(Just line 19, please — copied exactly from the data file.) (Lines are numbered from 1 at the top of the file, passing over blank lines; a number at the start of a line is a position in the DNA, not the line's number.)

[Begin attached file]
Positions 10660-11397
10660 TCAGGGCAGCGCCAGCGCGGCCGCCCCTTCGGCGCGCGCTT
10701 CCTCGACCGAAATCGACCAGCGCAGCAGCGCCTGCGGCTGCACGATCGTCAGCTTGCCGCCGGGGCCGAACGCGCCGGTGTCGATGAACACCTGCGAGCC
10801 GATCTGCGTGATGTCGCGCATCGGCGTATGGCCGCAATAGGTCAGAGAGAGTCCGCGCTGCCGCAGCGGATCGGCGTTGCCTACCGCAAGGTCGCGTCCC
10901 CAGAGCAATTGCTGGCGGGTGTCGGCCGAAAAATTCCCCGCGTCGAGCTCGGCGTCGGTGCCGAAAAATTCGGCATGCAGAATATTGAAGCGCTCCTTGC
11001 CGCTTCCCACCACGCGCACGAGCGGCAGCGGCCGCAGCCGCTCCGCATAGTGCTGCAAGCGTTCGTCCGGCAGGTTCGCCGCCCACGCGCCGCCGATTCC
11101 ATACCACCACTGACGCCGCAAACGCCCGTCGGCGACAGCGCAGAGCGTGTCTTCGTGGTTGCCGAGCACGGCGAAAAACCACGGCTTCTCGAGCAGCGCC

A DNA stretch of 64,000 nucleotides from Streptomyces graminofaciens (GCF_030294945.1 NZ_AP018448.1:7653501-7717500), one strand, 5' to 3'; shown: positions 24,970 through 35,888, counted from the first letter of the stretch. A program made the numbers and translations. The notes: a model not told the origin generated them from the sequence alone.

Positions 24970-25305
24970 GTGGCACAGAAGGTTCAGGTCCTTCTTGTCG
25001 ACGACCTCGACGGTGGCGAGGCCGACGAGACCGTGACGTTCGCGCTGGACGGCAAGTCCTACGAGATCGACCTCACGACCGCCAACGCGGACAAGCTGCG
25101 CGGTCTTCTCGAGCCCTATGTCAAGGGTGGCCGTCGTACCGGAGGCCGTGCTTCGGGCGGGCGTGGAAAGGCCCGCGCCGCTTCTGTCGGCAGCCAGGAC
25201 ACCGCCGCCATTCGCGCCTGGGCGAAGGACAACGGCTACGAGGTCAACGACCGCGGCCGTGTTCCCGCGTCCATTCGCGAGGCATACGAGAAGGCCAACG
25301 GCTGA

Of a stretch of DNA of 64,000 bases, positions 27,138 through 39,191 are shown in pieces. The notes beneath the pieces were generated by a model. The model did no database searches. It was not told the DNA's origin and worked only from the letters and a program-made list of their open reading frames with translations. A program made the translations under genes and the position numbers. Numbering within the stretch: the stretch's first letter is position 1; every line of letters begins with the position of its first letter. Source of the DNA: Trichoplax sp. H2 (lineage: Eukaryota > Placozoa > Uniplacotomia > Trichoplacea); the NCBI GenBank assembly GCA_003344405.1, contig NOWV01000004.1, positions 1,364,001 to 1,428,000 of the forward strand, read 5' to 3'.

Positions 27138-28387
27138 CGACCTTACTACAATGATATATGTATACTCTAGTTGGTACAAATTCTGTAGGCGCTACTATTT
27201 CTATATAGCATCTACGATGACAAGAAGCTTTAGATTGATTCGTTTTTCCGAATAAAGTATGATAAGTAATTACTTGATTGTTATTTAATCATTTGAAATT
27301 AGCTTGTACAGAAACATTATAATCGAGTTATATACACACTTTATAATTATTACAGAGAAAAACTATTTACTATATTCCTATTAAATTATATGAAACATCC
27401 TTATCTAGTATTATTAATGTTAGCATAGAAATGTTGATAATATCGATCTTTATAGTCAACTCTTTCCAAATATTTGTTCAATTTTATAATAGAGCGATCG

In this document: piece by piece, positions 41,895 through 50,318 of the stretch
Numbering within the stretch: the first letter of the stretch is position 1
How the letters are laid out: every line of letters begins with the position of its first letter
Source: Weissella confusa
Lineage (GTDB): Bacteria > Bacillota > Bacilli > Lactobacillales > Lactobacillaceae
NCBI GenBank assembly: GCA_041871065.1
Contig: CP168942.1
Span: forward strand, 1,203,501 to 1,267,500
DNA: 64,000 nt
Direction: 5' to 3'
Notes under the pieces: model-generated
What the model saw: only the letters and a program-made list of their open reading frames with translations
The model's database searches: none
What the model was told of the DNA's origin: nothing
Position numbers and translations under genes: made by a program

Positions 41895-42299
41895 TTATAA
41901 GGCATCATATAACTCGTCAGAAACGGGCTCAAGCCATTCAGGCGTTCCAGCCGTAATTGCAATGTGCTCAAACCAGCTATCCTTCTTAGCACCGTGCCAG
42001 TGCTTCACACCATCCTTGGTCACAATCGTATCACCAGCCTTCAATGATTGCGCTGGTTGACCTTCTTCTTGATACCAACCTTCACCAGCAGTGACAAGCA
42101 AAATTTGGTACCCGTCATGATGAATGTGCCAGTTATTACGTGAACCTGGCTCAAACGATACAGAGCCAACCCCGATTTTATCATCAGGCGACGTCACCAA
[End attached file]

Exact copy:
27301 AGCTTGTACAGAAACATTATAATCGAGTTATATACACACTTTATAATTATTACAGAGAAAAACTATTTACTATATTCCTATTAAATTATATGAAACATCC